This weekend, a Chinese rocket booster, weighing around 23 tons, came back to Earth after spending more than a week in space – with some critics, including NASA Administrator Bill Nelson, responsible for the poor planning by China Is held. Pieces of rockets called Long March 5B are believed to have fallen into the Indian Ocean near the Maldives, and no one was injured.
But the incident has shown the potential dangers that come from humanity’s increasing presence in space, said Hanspeter Schaub, a professor at the Ann and HJ Smid Department of Aerospace Engineering Sciences.
Schaub is an engineer with an eye for the myriad pieces of garbage that surrounds our planet – from meteors to the size of dust grains to man-made rocket stages as large as school buses.
As humans launch more objects into space, he said, this debris can become a threat to the safety of satellites and human astronauts in orbit. In 2009, an inactive Russian satellite called Iridium 33 crashed into an active satellite, sending a cloud of shrapnel around the planet.
He sat down with CU Boulder Today to talk about whether you should be concerned about objects falling from space- and emerging science fiction-esque technologies could soon play a role in removing space debris from orbit. Huh.
How normal is this rocket booster-like object crashing back to Earth?
Satellites and other objects in space come down after launching, sometimes within months, sometimes years or decades. Most are designed to burn in the atmosphere so that very few parts make it to the ground. But it is really rare that the size of this Chinese rocket comes down.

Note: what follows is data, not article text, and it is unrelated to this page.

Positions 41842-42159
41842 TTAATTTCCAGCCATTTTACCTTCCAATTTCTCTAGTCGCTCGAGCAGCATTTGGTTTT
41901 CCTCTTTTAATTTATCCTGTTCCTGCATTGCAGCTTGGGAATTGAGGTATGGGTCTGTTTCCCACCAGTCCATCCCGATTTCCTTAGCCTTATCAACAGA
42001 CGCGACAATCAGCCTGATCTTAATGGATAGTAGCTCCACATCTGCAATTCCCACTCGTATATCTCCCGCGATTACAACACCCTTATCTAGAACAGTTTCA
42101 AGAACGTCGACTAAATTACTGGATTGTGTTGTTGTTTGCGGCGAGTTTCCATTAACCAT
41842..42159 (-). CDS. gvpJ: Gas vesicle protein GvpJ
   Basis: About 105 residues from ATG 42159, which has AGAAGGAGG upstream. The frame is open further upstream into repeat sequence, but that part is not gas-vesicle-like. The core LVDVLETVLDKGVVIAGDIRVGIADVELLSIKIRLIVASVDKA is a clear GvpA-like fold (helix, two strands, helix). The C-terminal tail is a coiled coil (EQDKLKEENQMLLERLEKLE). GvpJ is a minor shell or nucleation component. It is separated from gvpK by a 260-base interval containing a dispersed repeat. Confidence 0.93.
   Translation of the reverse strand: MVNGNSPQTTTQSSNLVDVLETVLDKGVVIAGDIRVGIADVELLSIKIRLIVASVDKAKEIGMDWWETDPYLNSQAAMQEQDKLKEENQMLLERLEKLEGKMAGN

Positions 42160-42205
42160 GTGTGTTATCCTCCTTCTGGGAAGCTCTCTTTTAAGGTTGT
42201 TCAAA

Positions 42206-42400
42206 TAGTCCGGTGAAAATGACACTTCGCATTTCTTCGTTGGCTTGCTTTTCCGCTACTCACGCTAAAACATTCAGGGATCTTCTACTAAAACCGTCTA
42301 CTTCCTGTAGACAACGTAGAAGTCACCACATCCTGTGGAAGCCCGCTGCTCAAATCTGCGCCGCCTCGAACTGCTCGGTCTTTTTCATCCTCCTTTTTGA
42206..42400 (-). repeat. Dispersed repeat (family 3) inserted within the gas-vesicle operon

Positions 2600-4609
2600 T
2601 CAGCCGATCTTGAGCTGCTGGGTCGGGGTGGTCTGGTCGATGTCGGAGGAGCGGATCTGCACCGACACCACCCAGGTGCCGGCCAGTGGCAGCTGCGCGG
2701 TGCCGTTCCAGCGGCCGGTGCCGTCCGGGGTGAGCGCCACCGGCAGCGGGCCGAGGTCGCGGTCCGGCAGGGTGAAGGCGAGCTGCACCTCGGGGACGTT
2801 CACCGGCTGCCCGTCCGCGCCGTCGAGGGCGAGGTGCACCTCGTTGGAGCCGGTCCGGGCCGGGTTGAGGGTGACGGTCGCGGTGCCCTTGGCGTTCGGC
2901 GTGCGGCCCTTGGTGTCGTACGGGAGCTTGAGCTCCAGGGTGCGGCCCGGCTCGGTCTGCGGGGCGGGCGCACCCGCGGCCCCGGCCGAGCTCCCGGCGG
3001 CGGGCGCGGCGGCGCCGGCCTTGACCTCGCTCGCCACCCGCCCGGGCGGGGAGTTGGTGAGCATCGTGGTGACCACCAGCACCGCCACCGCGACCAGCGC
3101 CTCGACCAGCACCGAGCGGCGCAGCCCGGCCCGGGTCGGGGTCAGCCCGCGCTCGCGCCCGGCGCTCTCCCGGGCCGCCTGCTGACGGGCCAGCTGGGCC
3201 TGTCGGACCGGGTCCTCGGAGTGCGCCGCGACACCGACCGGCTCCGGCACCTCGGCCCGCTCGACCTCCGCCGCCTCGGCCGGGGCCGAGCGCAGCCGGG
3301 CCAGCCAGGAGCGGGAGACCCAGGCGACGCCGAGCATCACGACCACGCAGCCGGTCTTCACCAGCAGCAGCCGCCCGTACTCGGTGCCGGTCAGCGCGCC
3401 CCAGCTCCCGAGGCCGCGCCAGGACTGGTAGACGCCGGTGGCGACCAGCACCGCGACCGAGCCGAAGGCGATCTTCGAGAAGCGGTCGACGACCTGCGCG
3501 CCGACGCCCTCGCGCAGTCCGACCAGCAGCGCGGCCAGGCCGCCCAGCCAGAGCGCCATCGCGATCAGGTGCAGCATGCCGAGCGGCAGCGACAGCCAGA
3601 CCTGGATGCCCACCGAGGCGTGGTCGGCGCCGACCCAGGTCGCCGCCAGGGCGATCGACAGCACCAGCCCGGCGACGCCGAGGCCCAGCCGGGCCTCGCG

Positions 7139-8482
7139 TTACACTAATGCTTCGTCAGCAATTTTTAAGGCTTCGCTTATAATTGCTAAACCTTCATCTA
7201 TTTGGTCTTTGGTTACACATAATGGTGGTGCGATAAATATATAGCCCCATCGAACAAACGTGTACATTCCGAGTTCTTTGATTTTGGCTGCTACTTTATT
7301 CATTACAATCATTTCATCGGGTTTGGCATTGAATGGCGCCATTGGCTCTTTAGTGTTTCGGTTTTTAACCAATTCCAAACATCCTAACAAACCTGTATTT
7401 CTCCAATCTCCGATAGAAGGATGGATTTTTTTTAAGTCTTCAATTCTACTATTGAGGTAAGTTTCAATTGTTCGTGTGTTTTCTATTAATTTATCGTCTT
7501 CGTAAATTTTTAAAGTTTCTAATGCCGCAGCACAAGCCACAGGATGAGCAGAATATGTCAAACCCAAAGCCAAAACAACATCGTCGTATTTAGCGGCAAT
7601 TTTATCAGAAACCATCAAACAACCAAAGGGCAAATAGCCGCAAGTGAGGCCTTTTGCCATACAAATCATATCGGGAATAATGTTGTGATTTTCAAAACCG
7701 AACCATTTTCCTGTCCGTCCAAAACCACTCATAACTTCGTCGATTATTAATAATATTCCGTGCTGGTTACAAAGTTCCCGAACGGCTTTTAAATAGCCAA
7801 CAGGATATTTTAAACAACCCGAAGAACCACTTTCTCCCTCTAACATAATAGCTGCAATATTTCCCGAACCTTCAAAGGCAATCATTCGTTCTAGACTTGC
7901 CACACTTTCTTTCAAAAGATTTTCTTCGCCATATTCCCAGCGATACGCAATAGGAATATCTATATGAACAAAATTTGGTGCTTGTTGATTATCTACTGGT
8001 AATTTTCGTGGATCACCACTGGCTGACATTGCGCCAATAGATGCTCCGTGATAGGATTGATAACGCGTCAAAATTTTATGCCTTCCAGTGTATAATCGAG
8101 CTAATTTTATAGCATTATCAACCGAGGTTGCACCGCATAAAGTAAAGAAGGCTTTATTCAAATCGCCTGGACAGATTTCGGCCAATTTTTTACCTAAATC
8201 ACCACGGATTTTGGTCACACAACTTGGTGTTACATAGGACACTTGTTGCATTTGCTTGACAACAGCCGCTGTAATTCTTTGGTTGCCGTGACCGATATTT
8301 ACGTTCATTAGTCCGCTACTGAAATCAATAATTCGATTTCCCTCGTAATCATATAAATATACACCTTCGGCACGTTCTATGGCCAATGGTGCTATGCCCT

Many experts have also expressed concern about this phenomenon – saying that, in general, this should not happen in space exploration. Why is it like this?
There is increasing awareness around the world that when you launch a vehicle you must be a good citizen, but also when you have a vehicle that is nearing the end of its life. For example, if you have energy left in your satellite’s battery, you should eliminate it. Otherwise, it can cause an explosion, and an explosion means that you create a lot of small debris.
Still, the average person probably isn’t going to get hurt by objects falling from space, right? As far as we know, no one has died from the space debris till date.
The chances of being hit by space debris are really low. There are many other things that we should be worried about these days.
What we are looking for is that there are many events where these large, upper-stage rocket bodies actually get very close to each other in low Earth orbit – hundreds of meters or so. They do not collide, which is very good. They just pass quietly at night.
But we have realized that this happens more often than we thought years ago.
What happens if two of them collide
If two of those big objects hit each other, they would make so much shrapnel. One of those collisions can suddenly create thousands or thousands of pieces of space debris. You are looking at objects that are about an inch in size, but at that speed, they will destroy your satellites. This is a big, big concern.
We are launching a lot more objects into space every year. How can we prevent such accidents from happening?
My group, in particular, is trying to figure out how we can move these large bodies out of the way and prevent collisions.
We are looking at technology that can pull an object or stop falling. If you are trying to use a robotic spacecraft that docks a satellite to fix it or remove it from the path, and it is rotating, it is really difficult. Once they are inactive, the spacecraft can rotate in orbit. Think of an object the size of a school bus that completes one revolution every six seconds.
Your solution involves electrostatic forces – such as clothes sticking together in the dryer. How does that work?
You will fly to an object, then aim an electron gun at it to charge a negative charge and charge that object up. This allows you to create an electrostatic attractive force.
If you modify the beam at the right time to make it stronger or weaker, you can actually unspin that object. This may take a few weeks, but you can slow down the spin rate in such a way that it becomes very easy to dock.